The entourage drove back to Mokwa to inspect the dualisation of Jebba – Mokwa – Bokani road project where a large crowd of anxious residents was waiting to receive the minister and his team.
The people led by the traditional ruler (Ndalile) of Mokwa had waited the night before to welcome Fashola for the inspection tour but due to time constraint, the ministerial entourage couldn’t inspect the project before driving to New Bussa to pass the night. However, they were not deterred as they trooped out again the next day for the event.
The road project being handled by CGC Nigeria, is a link between the nation’s commercial nerve, Lagos, and the norther part of the country, hence its importance to trade and commerce cannot be over-emphasised.
If completed, it is expected, among other benefits, to simplify the transportation of agricultural products, reduce pressure on the existing single-lane road facilities, reduce travel time and ultimately reduce vehicle operating costs even as it will impact many sectors such as development, the social economy and solve the unemployment problem.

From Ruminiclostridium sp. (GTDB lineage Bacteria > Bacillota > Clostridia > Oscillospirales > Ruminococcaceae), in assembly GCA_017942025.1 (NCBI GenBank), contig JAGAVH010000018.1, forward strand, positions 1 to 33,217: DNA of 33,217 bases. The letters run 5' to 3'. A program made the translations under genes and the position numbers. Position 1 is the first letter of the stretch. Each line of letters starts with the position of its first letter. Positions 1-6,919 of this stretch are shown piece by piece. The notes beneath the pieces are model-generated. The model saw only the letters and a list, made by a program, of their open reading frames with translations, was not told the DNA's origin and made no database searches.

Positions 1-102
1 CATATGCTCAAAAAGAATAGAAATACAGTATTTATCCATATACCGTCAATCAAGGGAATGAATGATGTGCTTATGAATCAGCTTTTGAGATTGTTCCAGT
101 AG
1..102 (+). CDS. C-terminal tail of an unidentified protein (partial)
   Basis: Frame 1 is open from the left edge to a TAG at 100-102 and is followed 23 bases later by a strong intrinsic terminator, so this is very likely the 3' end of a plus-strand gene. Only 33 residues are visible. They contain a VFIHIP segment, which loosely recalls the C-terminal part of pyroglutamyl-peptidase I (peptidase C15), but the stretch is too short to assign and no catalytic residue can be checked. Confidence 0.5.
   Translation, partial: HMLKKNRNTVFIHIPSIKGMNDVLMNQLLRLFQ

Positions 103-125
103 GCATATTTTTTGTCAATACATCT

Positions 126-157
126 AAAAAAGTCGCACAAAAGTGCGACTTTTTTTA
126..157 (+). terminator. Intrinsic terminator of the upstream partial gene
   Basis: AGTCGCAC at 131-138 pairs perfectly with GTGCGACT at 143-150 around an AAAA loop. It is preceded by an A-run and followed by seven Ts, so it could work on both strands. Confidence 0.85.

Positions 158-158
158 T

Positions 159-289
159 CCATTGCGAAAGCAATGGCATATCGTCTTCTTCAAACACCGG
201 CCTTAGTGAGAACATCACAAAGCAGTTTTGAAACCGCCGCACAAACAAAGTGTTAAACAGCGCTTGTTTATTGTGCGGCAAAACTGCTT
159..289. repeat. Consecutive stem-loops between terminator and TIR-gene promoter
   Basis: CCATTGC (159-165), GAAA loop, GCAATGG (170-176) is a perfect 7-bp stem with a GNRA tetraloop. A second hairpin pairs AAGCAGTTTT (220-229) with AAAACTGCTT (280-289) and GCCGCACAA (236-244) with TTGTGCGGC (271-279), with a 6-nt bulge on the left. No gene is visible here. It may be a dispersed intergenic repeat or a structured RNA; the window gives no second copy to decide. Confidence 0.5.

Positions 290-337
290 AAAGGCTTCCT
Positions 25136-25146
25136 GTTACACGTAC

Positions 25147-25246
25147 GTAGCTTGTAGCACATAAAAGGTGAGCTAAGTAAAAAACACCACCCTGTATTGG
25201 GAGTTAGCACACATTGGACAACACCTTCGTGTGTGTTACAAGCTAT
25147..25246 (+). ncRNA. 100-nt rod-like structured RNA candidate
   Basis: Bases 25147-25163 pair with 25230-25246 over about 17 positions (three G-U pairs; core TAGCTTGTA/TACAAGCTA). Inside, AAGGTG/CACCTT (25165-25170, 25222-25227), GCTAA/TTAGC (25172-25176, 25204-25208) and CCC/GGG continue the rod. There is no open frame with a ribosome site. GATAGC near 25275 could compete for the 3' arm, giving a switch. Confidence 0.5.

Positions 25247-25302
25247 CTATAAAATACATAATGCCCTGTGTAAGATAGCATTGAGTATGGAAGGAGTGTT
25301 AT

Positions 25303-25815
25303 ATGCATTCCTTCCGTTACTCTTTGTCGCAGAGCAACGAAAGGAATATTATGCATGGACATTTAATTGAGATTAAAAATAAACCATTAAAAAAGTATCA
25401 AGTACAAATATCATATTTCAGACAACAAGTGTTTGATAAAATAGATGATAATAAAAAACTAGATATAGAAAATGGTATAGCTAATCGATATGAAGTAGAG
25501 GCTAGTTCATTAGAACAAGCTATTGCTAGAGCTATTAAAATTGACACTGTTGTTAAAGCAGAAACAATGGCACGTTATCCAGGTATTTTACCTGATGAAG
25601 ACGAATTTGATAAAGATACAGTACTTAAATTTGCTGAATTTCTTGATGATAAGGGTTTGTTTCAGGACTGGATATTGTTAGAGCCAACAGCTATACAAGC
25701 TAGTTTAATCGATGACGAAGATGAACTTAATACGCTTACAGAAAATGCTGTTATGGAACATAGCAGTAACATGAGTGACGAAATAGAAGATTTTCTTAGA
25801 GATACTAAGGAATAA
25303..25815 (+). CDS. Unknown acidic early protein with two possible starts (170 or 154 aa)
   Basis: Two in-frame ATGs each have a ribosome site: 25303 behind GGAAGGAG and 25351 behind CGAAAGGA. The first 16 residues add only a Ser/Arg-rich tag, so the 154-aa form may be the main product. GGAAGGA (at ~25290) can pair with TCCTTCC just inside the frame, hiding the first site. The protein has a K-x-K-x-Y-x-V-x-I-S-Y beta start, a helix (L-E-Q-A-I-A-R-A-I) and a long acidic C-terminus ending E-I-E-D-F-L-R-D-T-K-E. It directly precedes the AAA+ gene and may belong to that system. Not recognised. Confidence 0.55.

The inspection tour was concluded with a visit to the Phase II of the dualisation of Minna – Suleja road project on our way back to Abuja which was approached from Minna, the Niger state capital end of the 101km road. We drove through Bida to Minna road, which is a state government-owned road and which according to the Federal Controller of Works in the state, Engr. Umeh, trucks are forbidden from plying the road by the state government, a development that has increased pressure on the Bida – Lapai – Lambata road, which is under rehabilatation.
Meanwhile, in Minna, an unscheduled visit was paid to a National Housing Programme Phase II under the Ministry of Works and Housing at Kpakungu area of the town where the entourage was received by the Federal Controller of Housing in the state, Esv. Michael Ibegbu and excited workers at the project site.
After briefing by Ibegbu, the minister interacted with contractors and labourers, a development that projected Nigeria’s unity in diversity as contractors handling supplies and labourers on site happened to be Nigerians of different extractions.
The trip was an eye opener and there is no gainsaying the fact that dividends of annual national budgets as they affect works and housing sectors easily trick down to ordinary Nigerians who engaged in economic activities at road and housing project sites across the country.